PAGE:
Examples of platin-based components are CDDP and OXP.
Examples of specific kinase inhibitors are for example BRAF kinase inhibitors such as vemurafenib.
Tamoxifen and antiaromatase drugs are typically used in the context of hormonotherapy.
Examples of cytokines usable in the context of an immunotherapy are IL-2 (Interleukine-2) and IFN (Interferon) alpha (IFNa).
Anti-CD20 (pan B-Cell antigen) or anti-Her2/Neu (Human Epidermal Growth Factor Receptor-2/NEU) are examples of monoclonal antibodies.
In a preferred embodiment, the chemotherapeutic drug or agent is selected from cisplatin, doxorubicin, methotrexate, temozolomide, 5-FU, dacarbazine and vemurafenib.
In particular embodiments of the invention:
- Panicein A hydroquinone is used in combination with at least one of cisplatin, doxorubicin, dacarbazine or vemurafenib,
- Panicein C is used in combination with at least one of cisplatin, doxorubicin, dacarbazine or vemurafenib,
- Panicein B3 is used in combination with at least one of cisplatin, doxorubicin, dacarbazine or vemurafenib, and
- Panicein B2 is used in combination with at least one of cisplatin, doxorubicin, dacarbazine or vemurafenib,
- Cisplatin is used in combination with at least one of Panicein A hydroquinone, Panicein C, Panicein B3 and Panicein B2,
- Doxorubicin is used in combination with at least one of Panicein A hydroquinone, Panicein C, Panicein B3 and Panicein B2,
- Dacarbazine is used in combination with at least one of Panicein A hydroquinone, Panicein C, Panicein B3 and Panicein B2, and
- Vemurafenib is used in combination with at least one of Panicein A hydroquinone, Panicein C, Panicein B3 and Panicein B2.
A particular melanoma is a melanoma conventionally treated with dacarbazine (DTIC); cisplatin; B-Raf inhibitors (PLX4032 or vemurafenib); sorafenib and/or temozolomide; electrochemotherapy; or isolated limb perfusion of TNFalpha, in particular of high doses of TNFalpha. In a particular embodiment, the melanoma is a melanoma resistant to the previously described cytotoxic conventional therapies (Jahnke et al. 2014).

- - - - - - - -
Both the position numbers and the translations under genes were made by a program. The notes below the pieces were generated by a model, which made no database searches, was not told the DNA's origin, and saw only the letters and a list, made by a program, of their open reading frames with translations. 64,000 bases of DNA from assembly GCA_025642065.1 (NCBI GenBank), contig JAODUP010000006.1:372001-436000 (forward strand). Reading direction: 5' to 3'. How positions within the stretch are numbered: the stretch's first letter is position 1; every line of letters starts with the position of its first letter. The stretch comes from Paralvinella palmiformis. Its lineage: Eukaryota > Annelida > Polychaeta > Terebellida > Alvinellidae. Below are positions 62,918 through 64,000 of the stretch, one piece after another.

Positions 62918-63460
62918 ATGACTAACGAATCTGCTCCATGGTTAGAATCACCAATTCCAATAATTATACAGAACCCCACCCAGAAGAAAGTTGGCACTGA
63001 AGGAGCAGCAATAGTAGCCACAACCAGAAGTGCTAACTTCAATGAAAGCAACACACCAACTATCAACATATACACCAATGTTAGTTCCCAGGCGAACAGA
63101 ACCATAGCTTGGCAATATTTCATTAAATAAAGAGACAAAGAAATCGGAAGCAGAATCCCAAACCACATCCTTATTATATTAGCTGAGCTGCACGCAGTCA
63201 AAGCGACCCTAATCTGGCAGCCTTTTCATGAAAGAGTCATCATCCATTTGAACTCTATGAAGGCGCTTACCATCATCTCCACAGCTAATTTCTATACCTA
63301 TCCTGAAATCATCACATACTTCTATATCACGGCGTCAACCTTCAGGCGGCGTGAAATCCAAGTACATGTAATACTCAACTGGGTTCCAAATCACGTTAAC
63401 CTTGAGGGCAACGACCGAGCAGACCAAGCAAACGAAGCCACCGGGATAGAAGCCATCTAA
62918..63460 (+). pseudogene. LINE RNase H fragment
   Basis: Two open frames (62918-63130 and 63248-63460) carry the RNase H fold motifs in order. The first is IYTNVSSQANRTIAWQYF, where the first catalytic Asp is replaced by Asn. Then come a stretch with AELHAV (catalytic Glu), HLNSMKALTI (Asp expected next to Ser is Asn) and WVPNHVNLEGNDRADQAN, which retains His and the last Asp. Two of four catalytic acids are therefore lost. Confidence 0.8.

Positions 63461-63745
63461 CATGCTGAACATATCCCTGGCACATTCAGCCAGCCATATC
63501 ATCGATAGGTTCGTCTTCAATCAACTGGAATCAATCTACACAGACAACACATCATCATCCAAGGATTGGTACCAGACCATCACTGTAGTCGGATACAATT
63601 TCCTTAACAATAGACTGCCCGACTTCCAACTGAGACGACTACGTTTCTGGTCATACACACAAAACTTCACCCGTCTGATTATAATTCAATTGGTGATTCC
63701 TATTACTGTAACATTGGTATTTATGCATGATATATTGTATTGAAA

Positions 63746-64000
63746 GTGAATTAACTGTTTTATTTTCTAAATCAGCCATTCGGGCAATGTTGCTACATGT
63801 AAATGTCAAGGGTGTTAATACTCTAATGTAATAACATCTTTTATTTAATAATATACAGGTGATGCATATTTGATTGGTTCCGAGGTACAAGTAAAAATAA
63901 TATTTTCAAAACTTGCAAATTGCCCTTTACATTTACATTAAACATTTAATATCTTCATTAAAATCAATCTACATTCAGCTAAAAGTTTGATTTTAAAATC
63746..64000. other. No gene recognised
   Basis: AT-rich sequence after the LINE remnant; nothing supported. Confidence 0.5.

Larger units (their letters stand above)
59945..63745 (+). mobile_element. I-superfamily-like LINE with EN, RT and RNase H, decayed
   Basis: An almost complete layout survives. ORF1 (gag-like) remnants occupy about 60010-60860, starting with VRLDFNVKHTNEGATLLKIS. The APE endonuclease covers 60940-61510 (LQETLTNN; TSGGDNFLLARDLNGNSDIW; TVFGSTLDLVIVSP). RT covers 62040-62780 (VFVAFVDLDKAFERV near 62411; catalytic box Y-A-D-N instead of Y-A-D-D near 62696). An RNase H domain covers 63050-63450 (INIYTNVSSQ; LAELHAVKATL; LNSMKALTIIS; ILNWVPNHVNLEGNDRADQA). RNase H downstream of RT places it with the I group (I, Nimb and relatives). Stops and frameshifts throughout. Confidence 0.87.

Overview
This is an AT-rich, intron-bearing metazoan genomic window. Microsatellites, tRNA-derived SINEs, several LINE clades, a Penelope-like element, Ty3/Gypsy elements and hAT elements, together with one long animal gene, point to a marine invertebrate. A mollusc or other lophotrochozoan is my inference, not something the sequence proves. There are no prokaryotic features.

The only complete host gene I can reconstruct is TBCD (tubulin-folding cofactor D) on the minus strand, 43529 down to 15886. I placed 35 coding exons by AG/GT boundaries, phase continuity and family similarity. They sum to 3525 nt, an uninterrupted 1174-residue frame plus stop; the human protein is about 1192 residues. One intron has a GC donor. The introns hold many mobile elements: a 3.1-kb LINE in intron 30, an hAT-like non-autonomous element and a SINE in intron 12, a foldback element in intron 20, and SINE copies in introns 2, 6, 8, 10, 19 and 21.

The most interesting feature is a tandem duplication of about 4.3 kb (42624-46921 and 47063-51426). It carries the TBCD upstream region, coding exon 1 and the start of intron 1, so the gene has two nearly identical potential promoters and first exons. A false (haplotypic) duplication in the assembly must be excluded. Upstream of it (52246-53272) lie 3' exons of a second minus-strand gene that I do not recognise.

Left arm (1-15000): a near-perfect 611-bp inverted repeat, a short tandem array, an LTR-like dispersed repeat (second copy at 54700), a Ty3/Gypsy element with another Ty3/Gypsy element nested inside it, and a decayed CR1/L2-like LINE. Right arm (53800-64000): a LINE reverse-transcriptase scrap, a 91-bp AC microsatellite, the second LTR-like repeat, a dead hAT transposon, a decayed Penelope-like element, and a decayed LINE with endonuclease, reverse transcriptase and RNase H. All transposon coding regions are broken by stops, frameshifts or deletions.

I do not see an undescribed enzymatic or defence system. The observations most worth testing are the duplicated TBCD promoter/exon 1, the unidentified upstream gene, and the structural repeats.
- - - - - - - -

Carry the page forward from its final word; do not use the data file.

A particular breast cancer is a breast cancer conventionally treated with anthracyclins, taxanes, Herceptin, anti-PARP (Poly (ADP-ribose) polymerase), anti-PI3K (Phosphoinositide 3-kinase), mTOR (mammalian Target of Rapamycin) inhibitors, navelbine, gemcitabine, antioestrogens, antiaromatases, and/or a TLR-3 ligand. In a particular embodiment, the breast cancer is a breast cancer resistant to the previously described cytotoxic conventional therapies (Fonseca et al. 2014).
A particular thyroid cancer is a thyroid cancer treated with radioactive iodine or tyrosine kinase inhibitors, preferably RET inhibitors. In a particular embodiment, the thyroid cancer is a thyroid cancer resistant to the previously described cytotoxic conventional therapies (Ma et al. 2014).
A particular prostate cancer is a prostate cancer conventionally treated with taxanes. In a particular embodiment, the prostate cancer is a prostate cancer resistant to taxane (Parks et al. 2014).
A particular colon cancer is a colon cancer conventionally treated with OXP and/or the combination of 5-fluorouracil (5 FU) and folinic acid. In a particular embodiment, the colon cancer is a colon cancer resistant to the previously described cytotoxic conventional therapies (Kolosenko et al. 2014).